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80 Notre Dame L. Rev. 837 (2004-2005)


As part of a symposium marking the seventieth anniversary of the creation of the Securities and Exchange Commission, this article pulls together two threads, namely Luca Pacioli's prominence in accounting and the importance of the Management's Discussion and Analysis (MD&A) requirements that seek to give investors an opportunity to view a public company through the eyes of management, to evaluate the SEC's record on certain accounting issues. Because writers in legal journals have largely ignored Pacioli's efforts, the article begins by highlighting some of the friar's contributions to accounting precepts. The article next applies some of those precepts in a critique of the SEC's record on accounting issues. Using this discussion as a springboard, the article then offers additional reflections regarding the SEC's reliance, sometimes via congressional direction or acquiescence, on private-sector bodies to establish accounting principles and standards governing audits of public companies; the SEC's leadership regarding the MD&A requirements, most notably through an administrative action against Caterpillar, Inc.; the SEC's initiatives on internal controls; and auditor independence. After identifying particular accomplishments in most of these areas notwithstanding often inadequate resources, the article concludes that the failure to safeguard auditor independence stands as the SEC's most glaring weakness during its first seventy years.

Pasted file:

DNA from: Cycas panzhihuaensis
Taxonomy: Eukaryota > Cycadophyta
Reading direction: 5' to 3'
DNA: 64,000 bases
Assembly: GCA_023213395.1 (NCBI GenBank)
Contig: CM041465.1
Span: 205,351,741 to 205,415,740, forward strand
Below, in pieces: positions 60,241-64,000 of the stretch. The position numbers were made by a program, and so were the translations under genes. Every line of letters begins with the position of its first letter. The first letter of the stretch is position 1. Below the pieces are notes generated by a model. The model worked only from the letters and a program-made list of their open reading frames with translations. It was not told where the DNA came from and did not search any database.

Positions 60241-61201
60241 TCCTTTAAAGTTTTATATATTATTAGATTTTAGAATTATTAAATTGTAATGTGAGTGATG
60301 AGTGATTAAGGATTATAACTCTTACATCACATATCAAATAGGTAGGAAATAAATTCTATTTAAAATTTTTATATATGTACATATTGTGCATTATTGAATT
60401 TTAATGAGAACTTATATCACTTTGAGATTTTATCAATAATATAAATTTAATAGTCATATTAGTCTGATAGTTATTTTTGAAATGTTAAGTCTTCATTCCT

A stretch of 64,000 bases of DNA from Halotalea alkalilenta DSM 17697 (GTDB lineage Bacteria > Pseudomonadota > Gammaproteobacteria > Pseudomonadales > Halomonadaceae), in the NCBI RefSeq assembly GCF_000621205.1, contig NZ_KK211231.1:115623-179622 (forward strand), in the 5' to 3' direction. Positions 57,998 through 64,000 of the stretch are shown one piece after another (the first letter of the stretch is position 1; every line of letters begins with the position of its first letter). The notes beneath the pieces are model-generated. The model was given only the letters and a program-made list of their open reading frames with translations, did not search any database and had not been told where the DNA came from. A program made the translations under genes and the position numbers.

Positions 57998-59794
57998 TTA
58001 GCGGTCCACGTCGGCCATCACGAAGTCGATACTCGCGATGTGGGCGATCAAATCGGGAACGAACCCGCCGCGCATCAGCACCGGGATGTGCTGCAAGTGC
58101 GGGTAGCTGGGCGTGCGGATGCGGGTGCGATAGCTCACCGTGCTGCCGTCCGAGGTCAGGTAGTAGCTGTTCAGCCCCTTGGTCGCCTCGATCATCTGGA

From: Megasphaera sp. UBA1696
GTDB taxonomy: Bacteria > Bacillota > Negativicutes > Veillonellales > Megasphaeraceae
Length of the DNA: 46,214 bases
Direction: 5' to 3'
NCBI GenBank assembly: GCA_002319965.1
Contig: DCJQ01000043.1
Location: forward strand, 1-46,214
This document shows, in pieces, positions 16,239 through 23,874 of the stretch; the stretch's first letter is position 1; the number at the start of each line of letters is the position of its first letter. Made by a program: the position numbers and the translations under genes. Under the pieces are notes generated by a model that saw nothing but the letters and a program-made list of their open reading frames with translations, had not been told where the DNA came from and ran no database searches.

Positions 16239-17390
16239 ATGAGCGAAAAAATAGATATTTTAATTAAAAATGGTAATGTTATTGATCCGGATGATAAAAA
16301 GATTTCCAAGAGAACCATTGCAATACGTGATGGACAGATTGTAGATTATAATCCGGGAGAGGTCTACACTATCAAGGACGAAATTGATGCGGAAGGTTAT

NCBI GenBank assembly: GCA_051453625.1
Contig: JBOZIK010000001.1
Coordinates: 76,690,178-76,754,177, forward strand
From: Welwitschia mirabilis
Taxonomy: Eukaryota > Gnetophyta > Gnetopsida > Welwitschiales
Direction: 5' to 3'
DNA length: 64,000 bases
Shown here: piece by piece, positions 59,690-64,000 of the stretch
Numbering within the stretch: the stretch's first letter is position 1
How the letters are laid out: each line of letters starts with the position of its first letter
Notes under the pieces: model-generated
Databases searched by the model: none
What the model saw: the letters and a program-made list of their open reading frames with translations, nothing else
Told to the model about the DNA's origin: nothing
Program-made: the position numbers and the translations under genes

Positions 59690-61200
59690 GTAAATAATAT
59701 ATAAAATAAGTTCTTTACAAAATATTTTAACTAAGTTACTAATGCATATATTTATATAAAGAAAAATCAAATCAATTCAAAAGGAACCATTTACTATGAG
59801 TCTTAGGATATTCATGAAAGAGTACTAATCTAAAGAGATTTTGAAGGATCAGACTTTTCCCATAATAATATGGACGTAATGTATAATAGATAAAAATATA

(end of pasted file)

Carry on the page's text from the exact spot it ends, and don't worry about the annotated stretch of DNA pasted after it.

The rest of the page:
Reprinted with permission of the Notre Dame Law Review.



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